The M Word: About the Artists
Paula’s practice is predominantly three-dimensional and as such can be considered sculpture. However the works themselves do not sit easily as sculptural objects, they do not conform to established notions of form and space; but rather jostle in at the edges of art practice like objects found at a car boot sale or charity shop. Domestic objects and images are subverted through the careful crafting of materials to present uncanny narratives of women’s relationship to home. Paula’s academic interests are grounded in feminism, exploring ideas around disrupted domesticity and the potential for domestic objects; furniture with memories, to perform as sculpture that materialises domestic dissent.
Paula Chambers has exhibited widely both nationally and internationally; with a back catalogue of solo shows, including Home (dis)Comforts at Dye House gallery, Bradford, Transcendental Housework at Stockport Art Gallery and Domestic Pirate at Show Space, London. Paula studied under Griselda Pollock at the University of Leeds for the MA Feminist History, Theory, Criticism and Practice in the Visual Arts; this course had a profound and long lasting impact on the focus and direction of Paula’s art practice and academic interests. Paula is currently Subject Leader for Sculpture BA (Hons) Fine Art, at Leeds Arts University. She is studying for a practice-led PhD at Middlesex University.
“I built this life-sized asymmetrical heart, a wooden double coffin for an adult and a child in response to hundreds of years of fostering the mother’s image as a predetermined professional mourner. I have created this work, “Double”, to propose an alternative to the iconic depiction of bereaved mothers also known as the Pietà. I decided not to accept the acceptance of the bereaved mother and offer mothers and parents other narratives.”
Dothan’s mission in researching the representations of women and particularly mothers in Renaissance art, reveals a gap between the idealised mother as she depicted in the Renaissance art and what a real mother experiences. Through her works, Dothan examine these masterpieces, paintings and sculptures today, as Visual Contracts, crossing generations, borders and beliefs, creating emotional and ideological prisons for mothers made by the great masters.
Must she always be loving, caring, perfect and ideal? Must he always be passive and take the role of the victim? Can a portrait of mother and child depict a spectrum of emotions rather than a singular feeling as the mother-child theme was narrated in classical iconography? What will be the impact on our society, if the mother will be allowed having mixed emotions towards her child and the child will also be allowed to take a different role than a victim?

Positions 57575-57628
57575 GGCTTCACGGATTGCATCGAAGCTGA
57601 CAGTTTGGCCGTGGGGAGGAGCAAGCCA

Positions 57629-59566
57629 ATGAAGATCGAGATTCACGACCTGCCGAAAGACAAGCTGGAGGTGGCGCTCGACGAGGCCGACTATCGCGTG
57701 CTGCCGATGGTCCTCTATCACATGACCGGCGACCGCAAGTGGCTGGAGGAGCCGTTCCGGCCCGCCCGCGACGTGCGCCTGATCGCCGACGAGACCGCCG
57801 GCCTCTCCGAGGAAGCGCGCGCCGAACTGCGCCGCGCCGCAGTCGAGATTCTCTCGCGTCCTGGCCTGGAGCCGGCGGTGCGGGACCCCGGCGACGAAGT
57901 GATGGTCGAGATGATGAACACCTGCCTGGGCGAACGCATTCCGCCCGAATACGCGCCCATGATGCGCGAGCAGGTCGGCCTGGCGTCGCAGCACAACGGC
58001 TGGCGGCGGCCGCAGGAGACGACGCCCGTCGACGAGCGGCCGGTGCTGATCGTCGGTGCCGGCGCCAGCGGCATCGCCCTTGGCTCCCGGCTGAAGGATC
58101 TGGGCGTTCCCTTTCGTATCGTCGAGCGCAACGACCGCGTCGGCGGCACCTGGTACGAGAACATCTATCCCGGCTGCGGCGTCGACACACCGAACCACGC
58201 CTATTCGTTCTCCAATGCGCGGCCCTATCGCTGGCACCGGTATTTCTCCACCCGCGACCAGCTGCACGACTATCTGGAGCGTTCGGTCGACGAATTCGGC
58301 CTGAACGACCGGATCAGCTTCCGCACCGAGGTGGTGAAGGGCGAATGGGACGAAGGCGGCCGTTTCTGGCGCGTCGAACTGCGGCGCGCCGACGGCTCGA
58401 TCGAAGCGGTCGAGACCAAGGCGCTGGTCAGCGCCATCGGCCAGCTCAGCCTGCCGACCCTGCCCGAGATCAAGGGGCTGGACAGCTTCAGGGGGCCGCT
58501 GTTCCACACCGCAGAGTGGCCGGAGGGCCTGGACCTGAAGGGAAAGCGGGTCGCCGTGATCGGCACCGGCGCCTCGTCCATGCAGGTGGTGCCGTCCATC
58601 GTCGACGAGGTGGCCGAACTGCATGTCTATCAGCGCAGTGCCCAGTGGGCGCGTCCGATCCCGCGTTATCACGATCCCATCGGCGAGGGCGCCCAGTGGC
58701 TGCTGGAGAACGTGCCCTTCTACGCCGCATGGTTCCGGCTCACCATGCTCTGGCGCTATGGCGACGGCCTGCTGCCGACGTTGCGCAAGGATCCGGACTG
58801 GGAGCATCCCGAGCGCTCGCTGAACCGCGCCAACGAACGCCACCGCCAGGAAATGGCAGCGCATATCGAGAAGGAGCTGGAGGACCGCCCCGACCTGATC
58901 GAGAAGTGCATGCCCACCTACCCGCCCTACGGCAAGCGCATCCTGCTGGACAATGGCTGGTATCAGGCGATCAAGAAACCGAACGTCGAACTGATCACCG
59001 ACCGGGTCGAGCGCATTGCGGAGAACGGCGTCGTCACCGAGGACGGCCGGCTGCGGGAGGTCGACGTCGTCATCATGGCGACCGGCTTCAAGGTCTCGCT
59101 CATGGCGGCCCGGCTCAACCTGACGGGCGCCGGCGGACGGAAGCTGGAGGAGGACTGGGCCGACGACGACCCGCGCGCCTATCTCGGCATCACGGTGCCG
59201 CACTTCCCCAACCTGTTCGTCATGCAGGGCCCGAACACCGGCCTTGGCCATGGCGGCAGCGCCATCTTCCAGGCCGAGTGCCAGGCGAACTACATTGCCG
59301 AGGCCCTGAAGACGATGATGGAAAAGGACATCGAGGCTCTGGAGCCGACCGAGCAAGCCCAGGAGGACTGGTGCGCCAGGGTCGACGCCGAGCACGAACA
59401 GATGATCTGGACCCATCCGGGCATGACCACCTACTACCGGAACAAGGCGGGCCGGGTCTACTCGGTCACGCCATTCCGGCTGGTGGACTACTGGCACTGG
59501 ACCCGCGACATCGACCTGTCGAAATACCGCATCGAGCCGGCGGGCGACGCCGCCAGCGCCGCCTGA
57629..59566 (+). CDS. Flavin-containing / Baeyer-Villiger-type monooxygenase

Leni Dothan is an Israeli Artist and Architect living in London. She has a B.Arch from Bezalel Academy in Jerusalem, a MFA from the Slade, and is currently studying for a PHD at Birkbeck in Feminism and the Bible.
The Boob Bean bags originally formed part of a performance installation called “A Balancing Act”, performed for Desperate Artwives first takeover of Leyden Gallery, March 2017. “A Balancing Act” reflected upon the contradictions and the duality of meanings and representations of breasts. In the performance I attempted to give the gallery goers the opportunity to lie back and relax on the soft breast shaped bean bags and pillows while I, the performer struggled with a different reading of what breasts mean, a hyper-sexualised version of the female body, being forced to conform to a particular and narrow reading of her gender. Here, I am presenting the Boob Bean Bags on their own and inviting the gallery goers to relax back and contemplate The M Word show.
Katy Howe is a London and Essex based multidisciplinary visual artist, who has been making work across art and performance since 2003. Prior to that she was a professional dancer for over a decade where she worked extensively in dance and theatre both in the UK and around the world. Her current practise engages with a variety of media, ranging from performance, installation, photography and video, to collage, drawing and object making. She often draws on her previous experience as a dancer and on her current situation as a parent, giving her work a strong autobiographical thread running through it. Her work frequently explores notions of identity and interrogates the confines of gender stereotyping. She is always searching for other possibilities of expressing our gendered selves and constantly questioning the ones that are forced upon us. She has a recent Masters Degree in Fine Art, with Distinction, from Central Saint Martins, UAL, London.
Tracey Kershaw’s work is partly autobiographical, whilst at the same time reflecting on common experience. She incorporates collaborative and participatory elements into her art; gathering and sourcing data from life, others and the world around her, and often integrating her own presence into her work. Focusing on the details and familiarity of everyday events, Kershaw utilises unremarkable, personal experiences to articulate both the extraordinary and the momentous. Unexceptional incidents are seen from her perspective as mother and observer, and presented as an epiphany, a signifier of the real.